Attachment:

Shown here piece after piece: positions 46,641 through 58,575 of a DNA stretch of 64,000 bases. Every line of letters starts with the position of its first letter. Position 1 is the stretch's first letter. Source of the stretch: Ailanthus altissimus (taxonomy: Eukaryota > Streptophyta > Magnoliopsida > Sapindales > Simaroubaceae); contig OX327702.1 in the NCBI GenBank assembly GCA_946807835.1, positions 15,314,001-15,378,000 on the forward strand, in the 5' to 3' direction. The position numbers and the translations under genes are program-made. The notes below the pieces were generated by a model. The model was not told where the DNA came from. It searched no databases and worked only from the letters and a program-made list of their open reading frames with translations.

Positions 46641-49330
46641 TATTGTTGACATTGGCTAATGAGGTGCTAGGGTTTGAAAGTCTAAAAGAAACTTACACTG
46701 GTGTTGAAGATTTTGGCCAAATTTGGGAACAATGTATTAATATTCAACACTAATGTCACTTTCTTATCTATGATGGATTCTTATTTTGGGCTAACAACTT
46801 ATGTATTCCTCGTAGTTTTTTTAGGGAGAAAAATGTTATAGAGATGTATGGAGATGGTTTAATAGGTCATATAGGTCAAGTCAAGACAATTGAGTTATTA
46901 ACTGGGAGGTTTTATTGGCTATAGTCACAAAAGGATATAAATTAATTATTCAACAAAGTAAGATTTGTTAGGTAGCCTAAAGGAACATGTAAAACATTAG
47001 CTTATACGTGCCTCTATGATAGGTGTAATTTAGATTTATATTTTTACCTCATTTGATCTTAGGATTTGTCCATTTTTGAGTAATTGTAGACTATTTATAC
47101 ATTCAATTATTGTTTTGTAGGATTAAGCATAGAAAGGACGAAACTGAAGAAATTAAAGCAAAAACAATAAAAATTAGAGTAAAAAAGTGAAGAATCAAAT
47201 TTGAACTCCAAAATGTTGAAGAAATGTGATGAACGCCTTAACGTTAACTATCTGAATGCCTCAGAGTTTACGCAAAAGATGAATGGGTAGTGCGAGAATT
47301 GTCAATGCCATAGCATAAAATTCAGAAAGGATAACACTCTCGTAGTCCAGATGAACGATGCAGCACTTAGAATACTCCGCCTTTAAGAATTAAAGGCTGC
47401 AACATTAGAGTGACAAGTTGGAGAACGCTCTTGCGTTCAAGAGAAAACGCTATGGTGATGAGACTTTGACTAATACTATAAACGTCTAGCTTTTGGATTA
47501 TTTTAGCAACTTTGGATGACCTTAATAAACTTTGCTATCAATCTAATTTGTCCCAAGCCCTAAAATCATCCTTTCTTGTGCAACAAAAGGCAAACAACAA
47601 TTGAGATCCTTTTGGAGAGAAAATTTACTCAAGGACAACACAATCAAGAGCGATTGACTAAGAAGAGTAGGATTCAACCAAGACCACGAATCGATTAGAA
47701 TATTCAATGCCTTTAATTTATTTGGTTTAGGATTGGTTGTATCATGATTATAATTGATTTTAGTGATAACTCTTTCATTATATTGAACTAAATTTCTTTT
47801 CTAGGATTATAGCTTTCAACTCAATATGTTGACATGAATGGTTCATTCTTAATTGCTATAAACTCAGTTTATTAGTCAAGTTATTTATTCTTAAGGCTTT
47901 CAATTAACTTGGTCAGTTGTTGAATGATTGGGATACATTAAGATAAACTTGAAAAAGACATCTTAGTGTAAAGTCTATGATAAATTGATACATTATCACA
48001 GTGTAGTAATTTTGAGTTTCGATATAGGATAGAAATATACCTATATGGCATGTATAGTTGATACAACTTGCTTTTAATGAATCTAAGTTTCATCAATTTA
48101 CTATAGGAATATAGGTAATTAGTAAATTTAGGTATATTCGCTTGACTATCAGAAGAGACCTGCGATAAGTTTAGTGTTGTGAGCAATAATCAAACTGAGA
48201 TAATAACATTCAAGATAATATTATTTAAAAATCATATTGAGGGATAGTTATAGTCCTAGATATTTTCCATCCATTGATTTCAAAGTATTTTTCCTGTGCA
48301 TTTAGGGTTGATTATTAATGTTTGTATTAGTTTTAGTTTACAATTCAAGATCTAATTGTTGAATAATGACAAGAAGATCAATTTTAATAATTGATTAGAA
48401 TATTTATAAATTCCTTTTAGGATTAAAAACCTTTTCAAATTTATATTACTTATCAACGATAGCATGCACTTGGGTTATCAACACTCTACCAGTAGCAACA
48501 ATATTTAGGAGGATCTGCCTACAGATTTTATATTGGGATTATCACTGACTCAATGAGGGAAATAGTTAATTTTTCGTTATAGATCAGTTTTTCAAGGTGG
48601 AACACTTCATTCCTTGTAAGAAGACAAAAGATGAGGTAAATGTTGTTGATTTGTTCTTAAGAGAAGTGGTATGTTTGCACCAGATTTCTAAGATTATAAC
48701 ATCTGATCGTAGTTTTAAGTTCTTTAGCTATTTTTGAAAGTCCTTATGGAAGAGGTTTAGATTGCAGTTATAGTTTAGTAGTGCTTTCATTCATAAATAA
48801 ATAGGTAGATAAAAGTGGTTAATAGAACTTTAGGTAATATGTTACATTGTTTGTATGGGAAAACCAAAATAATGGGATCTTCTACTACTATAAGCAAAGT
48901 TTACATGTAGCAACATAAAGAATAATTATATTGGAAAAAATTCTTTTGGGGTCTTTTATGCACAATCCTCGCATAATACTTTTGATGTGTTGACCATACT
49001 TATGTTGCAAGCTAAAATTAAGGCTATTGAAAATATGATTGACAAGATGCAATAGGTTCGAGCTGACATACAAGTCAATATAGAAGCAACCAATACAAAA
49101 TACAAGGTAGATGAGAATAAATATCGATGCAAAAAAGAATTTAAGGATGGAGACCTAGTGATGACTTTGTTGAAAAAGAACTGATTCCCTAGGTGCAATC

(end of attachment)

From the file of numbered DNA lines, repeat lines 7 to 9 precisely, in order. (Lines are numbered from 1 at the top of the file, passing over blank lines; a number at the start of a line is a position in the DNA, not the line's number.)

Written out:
47001 CTTATACGTGCCTCTATGATAGGTGTAATTTAGATTTATATTTTTACCTCATTTGATCTTAGGATTTGTCCATTTTTGAGTAATTGTAGACTATTTATAC
47101 ATTCAATTATTGTTTTGTAGGATTAAGCATAGAAAGGACGAAACTGAAGAAATTAAAGCAAAAACAATAAAAATTAGAGTAAAAAAGTGAAGAATCAAAT
47201 TTGAACTCCAAAATGTTGAAGAAATGTGATGAACGCCTTAACGTTAACTATCTGAATGCCTCAGAGTTTACGCAAAAGATGAATGGGTAGTGCGAGAATT